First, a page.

The association between iron deficiency and outcomes a secondary analysis of the.pdf (167.99 kB)
The association between iron deficiency and outcomes: a secondary analysis of the intravenous iron therapy to treat iron deficiency anaemia in patients undergoing major abdominal surgery (PREVENTT) trial
journal contributionposted on 2023-07-07, 09:11 authored by T Richards, LF Miles, B Clevenger, A Keegan, S Abeysiri, R Rao Baikady, MW Besser, JP Browne, AA Klein, IC Macdougall, GJ Murphy, SD Anker, D Dahly, Trial Collaborators PREVENTT
In the intravenous iron therapy to treat iron deficiency anaemia in patients undergoing major abdominal surgery (PREVENTT) trial, the use of intravenous iron did not reduce the need for blood transfusion or reduce patient complications or length of hospital stay. As part of the trial protocol, serum was collected at randomisation and on the day of surgery. These samples were analysed in a central laboratory for markers of iron deficiency. We performed a secondary analysis to explore the potential interactions between pre-operative markers of iron deficiency and intervention status on the trial outcome measures. Absolute iron deficiency was defined as ferritin <30 μg.l−1; functional iron deficiency as ferritin 30–100 μg.l−1 or transferrin saturation < 20%; and the remainder as non-iron deficient. Interactions were estimated using generalised linear models that included different subgroup indicators of baseline iron status. Co-primary endpoints were blood transfusion or death and number of blood transfusions, from randomisation to 30 days postoperatively. Secondary endpoints included peri-operative change in haemoglobin, postoperative complications and length of hospital stay. Most patients had iron deficiency (369/452 [82%]) at randomisation; one-third had absolute iron deficiency (144/452 [32%]) and half had functional iron deficiency (225/452 [50%]). The change in pre-operative haemoglobin with intravenous iron compared with placebo was greatest in patients with absolute iron deficiency, mean difference 8.9 g.l−1, 95%CI 5.3–12.5; moderate in functional iron deficiency, mean difference 2.8 g.l−1, 95%CI −0.1 to 5.7; and with little change seen in those patients who were non-iron deficient. Subgroup analyses did not suggest that intravenous iron compared with placebo reduced the likelihood of death or blood transfusion at 30 days differentially across subgroups according to baseline ferritin (p = 0.33 for interaction), transferrin saturation (p = 0.13) or in combination (p = 0.45), or for the number of blood transfusions (p = 0.06, 0.29, and 0.39, respectively). There was no beneficial effect of the use of intravenous iron compared with placebo, regardless of the metrics to diagnose iron deficiency, on postoperative complications or length of hospital stay.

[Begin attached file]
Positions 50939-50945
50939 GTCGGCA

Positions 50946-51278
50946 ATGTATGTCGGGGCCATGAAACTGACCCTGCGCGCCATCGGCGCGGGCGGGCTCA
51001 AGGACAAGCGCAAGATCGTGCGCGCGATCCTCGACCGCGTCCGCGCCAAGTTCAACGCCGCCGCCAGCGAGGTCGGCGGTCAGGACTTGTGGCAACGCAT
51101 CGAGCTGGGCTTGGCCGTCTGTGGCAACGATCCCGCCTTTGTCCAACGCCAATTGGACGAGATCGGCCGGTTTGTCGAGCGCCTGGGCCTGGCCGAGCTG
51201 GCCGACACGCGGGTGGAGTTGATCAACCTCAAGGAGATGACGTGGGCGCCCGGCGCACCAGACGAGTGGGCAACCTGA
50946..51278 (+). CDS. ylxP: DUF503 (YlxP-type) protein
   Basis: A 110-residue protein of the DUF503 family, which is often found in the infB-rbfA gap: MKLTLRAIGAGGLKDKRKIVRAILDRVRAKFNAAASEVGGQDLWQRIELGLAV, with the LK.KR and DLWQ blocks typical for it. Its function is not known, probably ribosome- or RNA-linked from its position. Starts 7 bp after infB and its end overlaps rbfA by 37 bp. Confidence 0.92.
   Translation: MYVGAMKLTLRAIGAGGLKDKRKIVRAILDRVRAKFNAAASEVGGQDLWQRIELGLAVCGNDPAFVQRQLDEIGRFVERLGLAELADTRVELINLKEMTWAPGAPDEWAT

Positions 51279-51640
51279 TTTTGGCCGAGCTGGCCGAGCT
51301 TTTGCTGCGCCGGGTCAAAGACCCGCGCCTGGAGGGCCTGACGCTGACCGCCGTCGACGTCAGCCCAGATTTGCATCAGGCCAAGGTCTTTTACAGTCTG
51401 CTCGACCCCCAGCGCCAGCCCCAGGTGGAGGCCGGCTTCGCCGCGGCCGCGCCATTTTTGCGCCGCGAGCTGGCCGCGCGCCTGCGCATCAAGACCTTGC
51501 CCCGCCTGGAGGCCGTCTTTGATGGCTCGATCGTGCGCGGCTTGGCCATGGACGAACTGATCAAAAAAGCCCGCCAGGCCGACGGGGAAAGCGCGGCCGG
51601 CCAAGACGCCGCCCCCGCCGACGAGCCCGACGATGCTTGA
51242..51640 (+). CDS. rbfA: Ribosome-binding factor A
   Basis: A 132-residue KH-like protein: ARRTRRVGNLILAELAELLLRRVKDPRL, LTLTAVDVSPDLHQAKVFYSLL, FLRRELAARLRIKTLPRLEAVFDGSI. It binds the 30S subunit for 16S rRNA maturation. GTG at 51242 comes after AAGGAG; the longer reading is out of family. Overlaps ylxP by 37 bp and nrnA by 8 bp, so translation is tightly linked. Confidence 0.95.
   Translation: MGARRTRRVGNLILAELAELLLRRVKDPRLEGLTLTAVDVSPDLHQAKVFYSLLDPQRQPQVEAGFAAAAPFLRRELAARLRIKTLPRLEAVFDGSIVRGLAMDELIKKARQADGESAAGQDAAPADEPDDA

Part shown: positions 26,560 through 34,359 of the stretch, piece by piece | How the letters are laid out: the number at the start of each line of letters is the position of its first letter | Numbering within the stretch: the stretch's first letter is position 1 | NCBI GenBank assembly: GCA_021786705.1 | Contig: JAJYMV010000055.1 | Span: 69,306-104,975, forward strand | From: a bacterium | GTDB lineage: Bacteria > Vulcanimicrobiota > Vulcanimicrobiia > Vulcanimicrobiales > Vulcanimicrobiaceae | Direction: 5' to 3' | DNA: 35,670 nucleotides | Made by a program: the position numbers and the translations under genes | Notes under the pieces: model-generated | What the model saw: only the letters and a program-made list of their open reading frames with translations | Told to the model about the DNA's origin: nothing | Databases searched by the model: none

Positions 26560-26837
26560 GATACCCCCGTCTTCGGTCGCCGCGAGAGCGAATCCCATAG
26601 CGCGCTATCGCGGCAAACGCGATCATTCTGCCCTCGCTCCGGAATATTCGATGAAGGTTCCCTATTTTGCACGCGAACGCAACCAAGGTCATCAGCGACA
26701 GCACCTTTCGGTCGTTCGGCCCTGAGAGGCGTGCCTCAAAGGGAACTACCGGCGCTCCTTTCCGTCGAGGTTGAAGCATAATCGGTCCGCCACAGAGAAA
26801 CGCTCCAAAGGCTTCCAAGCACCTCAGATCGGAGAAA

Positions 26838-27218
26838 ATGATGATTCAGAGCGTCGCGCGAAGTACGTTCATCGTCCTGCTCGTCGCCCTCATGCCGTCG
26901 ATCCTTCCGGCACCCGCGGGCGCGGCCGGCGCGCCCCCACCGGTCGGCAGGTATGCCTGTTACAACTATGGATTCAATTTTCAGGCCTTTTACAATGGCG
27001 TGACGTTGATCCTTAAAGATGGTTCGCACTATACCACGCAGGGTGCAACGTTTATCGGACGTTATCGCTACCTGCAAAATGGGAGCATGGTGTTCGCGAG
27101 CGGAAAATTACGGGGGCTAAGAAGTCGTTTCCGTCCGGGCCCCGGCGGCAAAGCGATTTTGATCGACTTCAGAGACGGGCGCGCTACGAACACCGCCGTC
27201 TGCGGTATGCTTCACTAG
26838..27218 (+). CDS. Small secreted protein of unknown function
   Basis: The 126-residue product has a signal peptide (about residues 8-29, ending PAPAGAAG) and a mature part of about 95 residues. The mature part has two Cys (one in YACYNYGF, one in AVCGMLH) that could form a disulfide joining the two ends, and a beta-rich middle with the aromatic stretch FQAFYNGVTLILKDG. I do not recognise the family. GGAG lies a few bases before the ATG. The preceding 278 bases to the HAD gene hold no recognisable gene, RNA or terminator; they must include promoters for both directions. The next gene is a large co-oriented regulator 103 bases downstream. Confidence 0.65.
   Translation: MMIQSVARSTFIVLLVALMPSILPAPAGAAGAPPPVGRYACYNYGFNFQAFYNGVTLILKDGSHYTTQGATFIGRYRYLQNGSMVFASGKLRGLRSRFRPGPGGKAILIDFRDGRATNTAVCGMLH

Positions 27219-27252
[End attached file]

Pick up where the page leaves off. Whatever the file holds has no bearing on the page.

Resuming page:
Health Technology Assessment Programme. Grant Number: 10/104/06
CitationRichards, T., Miles, L.F., Clevenger, B., Keegan, A., Abeysiri, S., Rao Baikady, R., Besser, M.W., Browne, J.P., Klein, A.A., Macdougall, I.C., Murphy, G.J., Anker, S.D., Dahly, D. and (2023), The association between iron deficiency and outcomes: a secondary analysis of the intravenous iron therapy to treat iron deficiency anaemia in patients undergoing major abdominal surgery (PREVENTT) trial. Anaesthesia, 78: 320-329. https://doi.org/10.1111/anae.15926
Author affiliationDepartment of Cardiovascular Sciences
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